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Equestrian Statue of Louis XIV

Equestrian Statue of Louis XIV

  • Place of origin:

    Birmingham (made)

  • Date:

    1884 (made)

  • Artist/Maker:

    Elkington & Co. (made)

  • Materials and Techniques:

    Electrotype of bronzed copper

  • Museum number:

    Repro.77-1884

  • Gallery location:

    In Storage

This equestrian statuette of Louis XIV is an electrotype copy of a model for a statue in the Hermitage Museum, St. Petersburg, Russia. The copy was bought by the Museum in 1884 from Elkington and Co. of New Hall Street, Birmingham for the large sum of £100. Electrotype copies were used as design aids for students in the government schools of design under the aegis of the Department of Science and Art.

The original bronzed model was the work Francois Girardon, one of the leading sculptors of the late 17th century. A full size monument to Louis XIV, cast to this design, was was erected in the Place Vendome in Paris in 1699. In 1792, it was destroyed during the French Revolution and only a few fragments survive in the collection of the Louvre.

Electrotypes play a key role in helping us to understand the V&A in its earliest days. The V&A grew largely out of the Great Exhibition in 1851 and, under the guidance of Henry Cole, sought to arrest the perceived decline in British design. The Museum aimed, initially, to collect 'modern manufactures' for the education of manufacturers, designers and the public. Cole was also in charge of the Government Schools of Design, which he set about reforming. Cole passionately believed in the potential of both museums and the schools of design, to raise standards of taste. The appointment of John Charles Robinson as curator of the Museum in 1853 heralded a change in focus. Robinson persuaded Cole that historic works of art were as instructive as contemporary work. For Cole and Robinson, if historic works of art could not be acquired, copies were the next best option.

Physical description

Equestrian Statue of Louis XIV, Electrotype, Elkington and Co., Birmingham, 1884. Louis is dressed as a Roman emperor and is seated astride his horse

Place of Origin

Birmingham (made)

Date

1884 (made)

Artist/maker

Elkington & Co. (made)

Materials and Techniques

Electrotype of bronzed copper

Dimensions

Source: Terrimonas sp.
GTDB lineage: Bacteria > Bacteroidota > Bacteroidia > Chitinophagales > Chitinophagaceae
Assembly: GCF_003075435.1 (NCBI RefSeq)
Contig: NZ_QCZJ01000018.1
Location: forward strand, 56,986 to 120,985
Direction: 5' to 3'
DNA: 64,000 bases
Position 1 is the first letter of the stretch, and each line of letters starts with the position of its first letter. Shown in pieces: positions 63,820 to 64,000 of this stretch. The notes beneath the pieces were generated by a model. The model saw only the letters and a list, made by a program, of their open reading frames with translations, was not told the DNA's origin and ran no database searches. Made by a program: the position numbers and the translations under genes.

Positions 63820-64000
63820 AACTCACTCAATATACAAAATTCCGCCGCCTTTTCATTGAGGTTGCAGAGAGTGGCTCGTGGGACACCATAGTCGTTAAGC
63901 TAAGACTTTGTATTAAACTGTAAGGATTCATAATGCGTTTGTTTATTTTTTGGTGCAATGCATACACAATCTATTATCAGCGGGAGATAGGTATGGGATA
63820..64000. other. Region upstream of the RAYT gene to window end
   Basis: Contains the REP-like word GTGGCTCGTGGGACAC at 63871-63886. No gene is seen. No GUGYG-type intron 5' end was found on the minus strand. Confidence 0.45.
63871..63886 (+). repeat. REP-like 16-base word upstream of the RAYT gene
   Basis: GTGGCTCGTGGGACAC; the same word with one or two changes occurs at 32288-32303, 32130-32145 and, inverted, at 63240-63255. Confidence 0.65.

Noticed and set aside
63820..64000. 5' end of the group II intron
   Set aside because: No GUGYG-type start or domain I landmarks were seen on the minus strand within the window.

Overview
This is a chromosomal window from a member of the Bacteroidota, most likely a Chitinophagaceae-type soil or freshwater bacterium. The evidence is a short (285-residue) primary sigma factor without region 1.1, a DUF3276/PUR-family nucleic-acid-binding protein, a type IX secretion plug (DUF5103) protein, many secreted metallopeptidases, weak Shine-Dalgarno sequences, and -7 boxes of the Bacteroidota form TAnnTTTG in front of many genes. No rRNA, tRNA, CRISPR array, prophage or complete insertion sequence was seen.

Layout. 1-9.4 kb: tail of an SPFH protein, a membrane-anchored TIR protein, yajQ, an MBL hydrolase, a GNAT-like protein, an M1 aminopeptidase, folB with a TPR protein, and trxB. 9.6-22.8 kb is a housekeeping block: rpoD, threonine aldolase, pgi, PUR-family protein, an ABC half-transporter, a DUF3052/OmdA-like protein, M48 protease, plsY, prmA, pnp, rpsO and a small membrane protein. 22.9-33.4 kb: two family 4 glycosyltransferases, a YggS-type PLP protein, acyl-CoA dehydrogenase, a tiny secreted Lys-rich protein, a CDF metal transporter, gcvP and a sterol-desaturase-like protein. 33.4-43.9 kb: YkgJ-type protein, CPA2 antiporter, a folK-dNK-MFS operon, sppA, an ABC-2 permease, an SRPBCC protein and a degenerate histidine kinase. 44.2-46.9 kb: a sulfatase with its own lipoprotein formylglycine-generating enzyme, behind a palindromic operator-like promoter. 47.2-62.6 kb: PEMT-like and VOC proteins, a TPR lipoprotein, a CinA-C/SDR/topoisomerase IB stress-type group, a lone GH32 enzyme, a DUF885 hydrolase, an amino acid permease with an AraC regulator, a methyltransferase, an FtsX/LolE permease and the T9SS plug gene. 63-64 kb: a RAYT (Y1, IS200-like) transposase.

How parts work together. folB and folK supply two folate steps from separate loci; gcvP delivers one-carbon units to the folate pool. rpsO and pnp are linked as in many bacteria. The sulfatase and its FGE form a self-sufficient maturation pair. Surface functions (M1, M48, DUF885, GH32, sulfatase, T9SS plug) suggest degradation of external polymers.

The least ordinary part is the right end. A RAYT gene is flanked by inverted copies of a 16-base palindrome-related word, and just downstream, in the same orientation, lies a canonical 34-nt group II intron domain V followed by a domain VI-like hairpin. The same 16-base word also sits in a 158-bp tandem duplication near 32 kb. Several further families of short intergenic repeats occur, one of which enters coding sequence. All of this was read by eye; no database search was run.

Height: 1100 mm, Length: 910 mm, Width: 470 mm, Weight: 106.1 kg

Object history note

This equestrian statuette of Louis XIV is an electrotype copy of a model for a statue in the Hermitage Museum, St. Petersburg, Russia. The model was the work Francois Girardon, one of the leading sculptors of the late 17th century. A full size monument to Louis XIV, cast to this design, was was erected in the Place Vendome in Paris in 1699. In 1792, it was destroyed during the French Revolution and only a few fragments survive in the collection of the Louvre.

This electrotype copy was bought by the Museum in 1884 from Elkington and Co. of New Hall Street, Birmingham. It is an exact copy of the model. Electrotype copies were used as design aids for students in the government schools of design under the aegis of the Department of Science and Art.

As an electrotype this piece is an example of a 19th-century design model. Electrotypes play a key role in helping us to understand the V&A in its earliest days. The V&A grew largely out of the Great Exhibition in 1851 and, under the guidance of Henry Cole, sought to arrest the perceived decline in British design. The Museum aimed, initially, to collect 'modern manufactures' for the education of manufacturers, designers and the public. Cole was also in charge of the Government Schools of Design, which he set about reforming. Cole passionately believed in the potential of both museums and the schools of design, to raise standards of taste. The appointment of John Charles Robinson as curator of the Museum in 1853 heralded a change in focus. Robinson persuaded Cole that historic works of art were as instructive as contemporary work. For Cole and Robinson, if historic works of art could not be acquired, copies were the next best option.

The Museum bought electrotypes as part of its growing collection of reproductions. This collection enabled students to look closely at both modern and historic objects that were otherwise inaccessible. Electrotypes provided the same function as the Museum's collection of plaster casts.